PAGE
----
Toyota has for decades been synonymous with Manufacturing Excellence. The Toyota Production System has been highly influential as a role model for companiesworld wide, and as a key inspiration for the Lean concept. In 2009 Toyota lost money and market share. Why
2009 Toyota lost money for the first time since 1950. Obviously it was not only due to the finance crisis, the market share also declined and the independent quality ratings also dropped. What went wrong - and why?
These important questions now start to appear in the international business press. Latest in the acknowledged magazine "The Economist", which in December cleared the front page announcing "Toyota slips up".
Inside the magazine the situation and the causes are described. The Economist out line the following main reason for the decline: "Toyota's rivals have caught up. They now offer cars that are just as reliable, but far more exiting than the rather dull vehicles Toyota has concentrated on producing in ever larger number".
However it is recommended by the magazine to continue the already de-cided way out of the mess: "Toyota has a good chance of putting things right. It is no GM, which had far deeper struc-tural problems before it used bank-ruptcy to offload some of them. It has a boss, Akio Toyoda, who understands what has gone wrong - namely, that it has jeopardised its formerly stellar reputation for quality by pursuing vol-ume at all costs and by failing to put the needs of the customers first. It has started to sort out some of its problems. Quality and reliability are getting back up to the mark. Now it needs to make more exiting and innovative cars."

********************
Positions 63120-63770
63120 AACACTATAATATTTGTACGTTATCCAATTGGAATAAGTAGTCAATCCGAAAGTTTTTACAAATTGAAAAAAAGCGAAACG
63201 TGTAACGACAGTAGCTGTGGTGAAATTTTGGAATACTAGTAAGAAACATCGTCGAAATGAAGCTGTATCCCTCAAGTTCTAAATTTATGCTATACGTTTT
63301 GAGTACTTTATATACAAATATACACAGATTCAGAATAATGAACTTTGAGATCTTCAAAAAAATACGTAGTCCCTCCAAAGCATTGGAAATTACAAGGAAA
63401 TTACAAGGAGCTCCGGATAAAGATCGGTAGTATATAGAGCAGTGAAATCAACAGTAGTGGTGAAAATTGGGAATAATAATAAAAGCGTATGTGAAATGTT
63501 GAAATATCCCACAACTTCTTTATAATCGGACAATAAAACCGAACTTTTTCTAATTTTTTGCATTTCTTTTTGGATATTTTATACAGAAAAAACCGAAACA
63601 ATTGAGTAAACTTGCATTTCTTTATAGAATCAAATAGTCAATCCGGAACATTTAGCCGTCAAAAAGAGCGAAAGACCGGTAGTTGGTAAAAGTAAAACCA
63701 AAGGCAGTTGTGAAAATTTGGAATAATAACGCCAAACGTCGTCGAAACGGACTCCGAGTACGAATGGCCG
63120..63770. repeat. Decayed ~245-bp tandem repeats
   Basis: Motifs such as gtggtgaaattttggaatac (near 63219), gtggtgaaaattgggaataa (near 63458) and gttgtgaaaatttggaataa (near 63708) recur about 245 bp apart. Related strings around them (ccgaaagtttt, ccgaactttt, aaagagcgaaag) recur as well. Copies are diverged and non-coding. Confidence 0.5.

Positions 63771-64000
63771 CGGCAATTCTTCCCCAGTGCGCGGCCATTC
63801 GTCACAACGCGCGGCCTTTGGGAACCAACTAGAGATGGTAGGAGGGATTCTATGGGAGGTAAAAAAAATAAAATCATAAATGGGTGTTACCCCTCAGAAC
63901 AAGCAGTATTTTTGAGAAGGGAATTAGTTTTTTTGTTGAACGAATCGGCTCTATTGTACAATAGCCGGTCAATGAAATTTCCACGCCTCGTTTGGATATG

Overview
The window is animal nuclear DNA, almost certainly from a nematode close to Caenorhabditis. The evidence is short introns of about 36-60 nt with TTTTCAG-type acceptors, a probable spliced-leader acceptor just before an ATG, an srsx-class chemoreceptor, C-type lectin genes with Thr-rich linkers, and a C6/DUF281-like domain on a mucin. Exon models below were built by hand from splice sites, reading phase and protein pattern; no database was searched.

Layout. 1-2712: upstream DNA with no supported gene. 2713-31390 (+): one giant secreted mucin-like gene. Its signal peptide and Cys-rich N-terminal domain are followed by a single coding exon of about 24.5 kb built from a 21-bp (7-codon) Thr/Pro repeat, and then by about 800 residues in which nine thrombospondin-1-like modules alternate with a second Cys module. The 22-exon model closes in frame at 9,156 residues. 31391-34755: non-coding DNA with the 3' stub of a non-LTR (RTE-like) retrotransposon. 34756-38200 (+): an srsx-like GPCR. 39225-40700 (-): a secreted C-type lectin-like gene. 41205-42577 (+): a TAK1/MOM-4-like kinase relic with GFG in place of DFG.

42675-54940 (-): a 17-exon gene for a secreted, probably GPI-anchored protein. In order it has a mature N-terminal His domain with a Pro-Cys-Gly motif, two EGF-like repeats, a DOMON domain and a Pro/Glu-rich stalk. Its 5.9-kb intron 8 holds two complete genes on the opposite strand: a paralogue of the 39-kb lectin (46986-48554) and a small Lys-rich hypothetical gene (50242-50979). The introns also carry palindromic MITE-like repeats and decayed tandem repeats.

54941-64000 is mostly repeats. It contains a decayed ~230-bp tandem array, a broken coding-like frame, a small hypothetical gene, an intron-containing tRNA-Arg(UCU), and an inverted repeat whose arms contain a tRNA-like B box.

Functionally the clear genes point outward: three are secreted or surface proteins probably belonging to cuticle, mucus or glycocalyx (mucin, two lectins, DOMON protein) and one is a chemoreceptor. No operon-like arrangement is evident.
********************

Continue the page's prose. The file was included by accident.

I believe that most of us can learn from the Toyota case. As for NFF we have come to the following reflections:
Do not believe anyone who says that "To be successful we must just do like the very successful company X. And the receipt is Y. And it is described in details in book Z".
E.g: X = Toyota, Y = Lean, Z = "The Toyota way". The life is fortunately far more unpredictable and complex, and organisations far more dynamic.
The best organisations strive for "Excellence" - and not only for "Manufacturing Excellence". Ex-cellence can be defined as "achieve and sustain superior levels of performance that meet or exceed the expectations of their stakeholders".
Consequently, the best organisa-tions build and improve their own Business System - not just Pro-duction system. And they build their own model for Continuous Business Improvement across the whole business system - not just lean, six sigma or another in a half religious and ready-for-use tool package.
My New Year Resolution shall be on a frequent basis to remind myself of Peter Drucker: "The best way to predict the future is to create it yourself".
I hereby wish every one of you a happy new year - full of refreshed thinking, acting and harvesting.